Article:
Small Utility Table

A friend got a small table-top washing machine. She wanted to put it on a low, sturdy table that would not allow it to “walk” off the table during the spin cycle. The dimensions of this table were chosen for her specific situation. You could easily add a shelf, but she wanted to put her wastebasket underneath, so I left it open.

The dimensions are 22.5″ wide, 15.5″ deep, and 24″ tall. The table top area is 14″ x 21″.

Shopping List

1 @ 2×3 x 8′ pine
3 @ 1×4 x 8′ pine
20 @ 1.75 or 2″ wood screws
10 @ 1.25″ wood screws
30 @ 1.5 to 2″ finish nails
wood glue
finish materials

Cut List

4 @ 2×3 x 22.25″ – Legs
2 @ 1×4 x 22.5″ – front & back edges
3 @ 1×4 x 18″ – horizontal supports
8 @ 1×4 x 14″ – top and ends
2 @ 1×4 x 13″ optionally cut one end at 30 or 45 degree angle
2 @ 1×4 x 9″

Step 1 – Make the Ends

Attach 2 legs together with one of the 13″ pieces. If you cut one end at an angle, align that end with the edge of the 2×3 as shown. The other end should be 1″ from the edge of the 2×3.

Use a square to get right angles, and use the 9″ piece as a spacer to get the width right. Pre-drill the screw holes, and attach with screws and glue. Build 2 of these in a mirror image, so one has the offset on the left and one on the right.

If you have a Kreg jig, you should also install the upper (9″) piece at this time, flush with the other side of the 2x3s. If not, install them at the end of Step 3.

Step 2 – Connect Both Ends

Connect the 2 end sections using the three 18″ pieces. The lower piece can be screwed into the end of the lower rails. For the upper pieces, drill through the 2x3s near the outer edge, and screw into the end grain of the 18″ pieces.

When drilling the holes for the lower rail, make sure they do not line up with the screws in the cross rails.

If you have a Kreg jig, you could use it on the top pieces instead of drilling through the legs. Install with the holes on the inside.

Step 3 – Attach the top rails

Attach the top rails on the ends by drilling through legs, so the screws can be driven from the inside. Note that when screwing through the 2×3 into the 1×4 you will need 2″ of screw depth, so if you are using 1.75″ screws, you should countersink by 1/4″.

Attach the front and back top rails by drilling through the support rails. Use glue and screws. Use the 1.25″ screws when attaching two 1x4s (which are actually 3/4″ thick).

The top of the rails should be 1.75″ above the top of the legs.

If you did not attach the 9″ cross pieces in step 1, attach them now by screwing into the outer rails.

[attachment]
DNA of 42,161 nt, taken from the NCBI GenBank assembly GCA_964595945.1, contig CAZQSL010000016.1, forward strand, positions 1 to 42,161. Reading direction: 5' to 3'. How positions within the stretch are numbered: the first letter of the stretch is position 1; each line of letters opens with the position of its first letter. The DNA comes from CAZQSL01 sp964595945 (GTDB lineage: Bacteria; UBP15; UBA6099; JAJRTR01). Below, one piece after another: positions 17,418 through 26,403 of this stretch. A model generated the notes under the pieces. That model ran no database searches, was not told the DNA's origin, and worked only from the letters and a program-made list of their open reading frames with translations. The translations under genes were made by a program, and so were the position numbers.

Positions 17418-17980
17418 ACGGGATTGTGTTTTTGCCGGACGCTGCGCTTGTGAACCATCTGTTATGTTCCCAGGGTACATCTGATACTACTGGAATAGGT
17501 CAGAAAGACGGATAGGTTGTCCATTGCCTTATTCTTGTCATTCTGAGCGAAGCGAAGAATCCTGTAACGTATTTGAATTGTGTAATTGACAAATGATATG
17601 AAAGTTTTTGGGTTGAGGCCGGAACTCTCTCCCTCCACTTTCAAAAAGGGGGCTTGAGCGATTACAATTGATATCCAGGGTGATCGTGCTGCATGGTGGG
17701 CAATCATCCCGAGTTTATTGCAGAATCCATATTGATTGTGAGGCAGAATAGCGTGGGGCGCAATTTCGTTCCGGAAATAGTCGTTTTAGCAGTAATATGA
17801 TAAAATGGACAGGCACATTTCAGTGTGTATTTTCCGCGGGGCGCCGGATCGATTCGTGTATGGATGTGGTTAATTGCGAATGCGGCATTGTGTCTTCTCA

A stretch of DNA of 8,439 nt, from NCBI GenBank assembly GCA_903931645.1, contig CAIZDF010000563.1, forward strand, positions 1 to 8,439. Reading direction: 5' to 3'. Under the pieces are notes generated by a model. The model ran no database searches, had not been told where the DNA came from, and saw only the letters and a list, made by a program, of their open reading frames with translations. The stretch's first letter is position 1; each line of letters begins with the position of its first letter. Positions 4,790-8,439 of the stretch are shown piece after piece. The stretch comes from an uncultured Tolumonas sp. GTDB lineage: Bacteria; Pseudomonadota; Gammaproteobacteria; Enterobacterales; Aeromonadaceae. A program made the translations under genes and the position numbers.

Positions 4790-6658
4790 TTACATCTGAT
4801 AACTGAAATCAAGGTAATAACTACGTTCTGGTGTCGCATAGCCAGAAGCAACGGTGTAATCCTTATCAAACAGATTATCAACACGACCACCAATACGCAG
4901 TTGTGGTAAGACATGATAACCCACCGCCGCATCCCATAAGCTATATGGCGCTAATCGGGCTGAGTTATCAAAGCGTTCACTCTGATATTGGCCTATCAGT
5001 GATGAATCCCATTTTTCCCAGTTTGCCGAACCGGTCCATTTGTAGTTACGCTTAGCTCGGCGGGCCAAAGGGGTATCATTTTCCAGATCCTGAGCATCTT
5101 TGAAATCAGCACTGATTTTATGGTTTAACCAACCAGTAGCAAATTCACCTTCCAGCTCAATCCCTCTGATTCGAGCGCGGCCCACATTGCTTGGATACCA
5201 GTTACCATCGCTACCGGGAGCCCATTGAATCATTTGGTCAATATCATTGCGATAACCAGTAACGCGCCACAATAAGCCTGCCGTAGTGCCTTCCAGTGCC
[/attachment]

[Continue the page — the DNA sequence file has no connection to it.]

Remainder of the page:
You may also want to add some finish nails to the corners of the outer rails.

Step 4 – Attach the Top

Attach the top pieces with finish nails and glue.

What Do You Need Designed?

Creating a design is my favorite part of any DIY project. As much as I enjoy working with wood, and the satisfaction of building something useful, it is the desire to see my design come to life that keeps me motivated. In fact, I often have to push myself to complete the finishing work on a project, since I loose some of that excitement after I can see whether or not the design will work.

Since I haven’t built anything recently that is interesting enough to share, I want to ask readers of this site what they would like to see designed. Suggest an interesting idea, and I’ll write up a plan, draw it in SketchUp, and post it here on the site, all for free.
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Toddler Train Bed

A neighbor was looking for a Thomas the Tank Engine toddler bed, hoping to find one second hand. The manufactured plastic version, aside from being expensive, didn’t even do a good job of capturing the shape of a tank engine (not that the average 3 year old would notice). I drew one up, but the neighbor moved, so I never built it.
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Produce Storage Bins

Wood bins are popular storage containers for many fruits and vegetables that need air circulation as they ripen. My kitchen needed a place to put some of the produce that wasn’t ready for the refrigerator.
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Produce Bins on Kickstarter

My first Kickstarter project, the DIY Sit-Stand desk, did not reach the funding goal. At some point I will work on a new prototype, but until then I was looking for a new project that might allow me to raise the funds for some new tools.